Even with that burden lifted we are not making enough to cover our bills. We are behind with the mortgages (one month) and behind a month on most of the credit cards. We can not even get back into their payment plans, as you have to have an income to do that.

This is where hope ends. We have applied for literally thousands of jobs. No offers. We can not know when we will get a job, given the state of the economy. In all we owe $224,000 but that might as well be a billion at this point.

So, we will have to go bankrupt. I am sorry this is so long, I thought it best to explain the whole situation and breaking it into two posts did not seem to work. In the next installment I will talk about what we find out from the lawyers.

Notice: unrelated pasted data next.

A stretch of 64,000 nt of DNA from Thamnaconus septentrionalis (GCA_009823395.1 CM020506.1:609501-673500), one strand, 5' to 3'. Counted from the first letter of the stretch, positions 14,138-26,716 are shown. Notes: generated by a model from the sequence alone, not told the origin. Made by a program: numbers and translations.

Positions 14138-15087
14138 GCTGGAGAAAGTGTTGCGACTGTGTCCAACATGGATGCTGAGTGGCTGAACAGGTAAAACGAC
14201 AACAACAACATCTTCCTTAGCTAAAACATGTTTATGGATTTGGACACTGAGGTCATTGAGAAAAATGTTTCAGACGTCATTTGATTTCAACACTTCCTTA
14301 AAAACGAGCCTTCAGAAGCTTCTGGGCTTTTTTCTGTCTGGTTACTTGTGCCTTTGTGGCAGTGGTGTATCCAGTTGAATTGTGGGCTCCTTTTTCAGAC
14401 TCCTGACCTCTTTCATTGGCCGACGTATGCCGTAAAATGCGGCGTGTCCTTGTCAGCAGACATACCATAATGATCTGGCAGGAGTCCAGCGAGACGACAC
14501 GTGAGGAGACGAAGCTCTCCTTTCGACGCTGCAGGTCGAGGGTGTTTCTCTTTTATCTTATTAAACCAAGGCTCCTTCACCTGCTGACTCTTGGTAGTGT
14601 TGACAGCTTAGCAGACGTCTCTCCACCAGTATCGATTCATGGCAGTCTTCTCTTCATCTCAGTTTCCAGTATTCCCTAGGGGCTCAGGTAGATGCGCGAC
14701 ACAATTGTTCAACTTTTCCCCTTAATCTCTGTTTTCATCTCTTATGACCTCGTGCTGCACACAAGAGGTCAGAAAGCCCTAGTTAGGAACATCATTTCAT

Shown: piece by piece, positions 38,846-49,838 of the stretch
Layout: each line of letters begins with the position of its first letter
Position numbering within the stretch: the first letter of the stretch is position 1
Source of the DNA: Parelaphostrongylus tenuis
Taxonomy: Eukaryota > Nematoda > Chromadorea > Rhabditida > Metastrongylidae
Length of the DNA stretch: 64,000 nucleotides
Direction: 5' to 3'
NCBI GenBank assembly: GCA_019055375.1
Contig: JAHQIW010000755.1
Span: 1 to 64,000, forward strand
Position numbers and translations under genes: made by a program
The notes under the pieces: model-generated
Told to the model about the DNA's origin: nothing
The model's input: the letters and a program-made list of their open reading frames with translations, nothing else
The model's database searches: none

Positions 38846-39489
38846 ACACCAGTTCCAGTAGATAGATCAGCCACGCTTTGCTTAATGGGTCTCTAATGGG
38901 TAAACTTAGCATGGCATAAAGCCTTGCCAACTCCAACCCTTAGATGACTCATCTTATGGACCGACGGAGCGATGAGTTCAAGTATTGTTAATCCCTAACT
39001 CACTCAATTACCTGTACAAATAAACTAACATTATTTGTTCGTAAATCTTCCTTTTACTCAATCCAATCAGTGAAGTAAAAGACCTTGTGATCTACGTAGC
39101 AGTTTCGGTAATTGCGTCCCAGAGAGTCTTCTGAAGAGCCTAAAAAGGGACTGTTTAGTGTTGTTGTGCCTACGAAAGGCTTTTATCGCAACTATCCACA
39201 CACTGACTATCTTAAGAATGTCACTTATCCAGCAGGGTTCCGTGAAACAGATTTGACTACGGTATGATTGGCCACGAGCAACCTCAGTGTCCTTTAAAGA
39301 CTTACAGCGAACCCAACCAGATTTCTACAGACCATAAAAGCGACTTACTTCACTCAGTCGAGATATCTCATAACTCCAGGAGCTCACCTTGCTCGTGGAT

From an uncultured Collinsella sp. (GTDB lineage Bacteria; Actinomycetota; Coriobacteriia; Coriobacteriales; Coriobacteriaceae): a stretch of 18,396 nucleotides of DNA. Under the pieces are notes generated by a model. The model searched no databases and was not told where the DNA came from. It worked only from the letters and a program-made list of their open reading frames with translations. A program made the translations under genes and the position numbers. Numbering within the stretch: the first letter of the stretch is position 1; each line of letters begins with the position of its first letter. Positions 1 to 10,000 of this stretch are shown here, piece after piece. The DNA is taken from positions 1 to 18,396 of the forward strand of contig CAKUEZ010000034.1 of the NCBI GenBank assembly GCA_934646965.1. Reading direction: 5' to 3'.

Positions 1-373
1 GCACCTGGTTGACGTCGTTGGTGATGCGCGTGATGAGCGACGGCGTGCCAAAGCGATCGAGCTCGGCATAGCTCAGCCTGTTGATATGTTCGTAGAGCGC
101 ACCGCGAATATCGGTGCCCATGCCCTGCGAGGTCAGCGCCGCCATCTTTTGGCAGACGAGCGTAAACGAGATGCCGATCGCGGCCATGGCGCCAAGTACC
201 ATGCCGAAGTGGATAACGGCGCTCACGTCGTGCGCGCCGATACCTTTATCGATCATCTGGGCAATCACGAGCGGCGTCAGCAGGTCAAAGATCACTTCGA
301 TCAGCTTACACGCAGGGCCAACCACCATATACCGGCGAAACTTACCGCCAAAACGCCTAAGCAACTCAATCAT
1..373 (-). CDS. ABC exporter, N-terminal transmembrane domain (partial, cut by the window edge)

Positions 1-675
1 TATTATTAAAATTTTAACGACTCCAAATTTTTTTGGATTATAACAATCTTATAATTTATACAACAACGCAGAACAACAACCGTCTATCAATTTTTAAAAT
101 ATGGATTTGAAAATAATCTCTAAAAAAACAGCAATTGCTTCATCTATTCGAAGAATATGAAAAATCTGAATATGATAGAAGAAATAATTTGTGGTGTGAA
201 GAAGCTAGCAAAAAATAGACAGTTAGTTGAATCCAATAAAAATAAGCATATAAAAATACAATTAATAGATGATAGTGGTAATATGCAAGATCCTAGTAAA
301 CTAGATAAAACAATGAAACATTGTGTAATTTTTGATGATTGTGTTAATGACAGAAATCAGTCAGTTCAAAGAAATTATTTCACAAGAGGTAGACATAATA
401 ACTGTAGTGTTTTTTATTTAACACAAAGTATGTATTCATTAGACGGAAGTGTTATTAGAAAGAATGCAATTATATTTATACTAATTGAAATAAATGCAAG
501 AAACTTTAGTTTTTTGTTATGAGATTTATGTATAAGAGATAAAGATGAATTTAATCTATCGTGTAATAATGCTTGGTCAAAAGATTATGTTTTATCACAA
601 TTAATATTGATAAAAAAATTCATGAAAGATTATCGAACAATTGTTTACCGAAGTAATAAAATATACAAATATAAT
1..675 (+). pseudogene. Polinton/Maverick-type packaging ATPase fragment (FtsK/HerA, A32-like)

The floor is yours.

Bill Egnor

Bill Egnor

I am a life long Democrat from a political family. Work wise I am a Six Sigma Black Belt (process improvement project manager) and Freelance reporter for Govtrak.org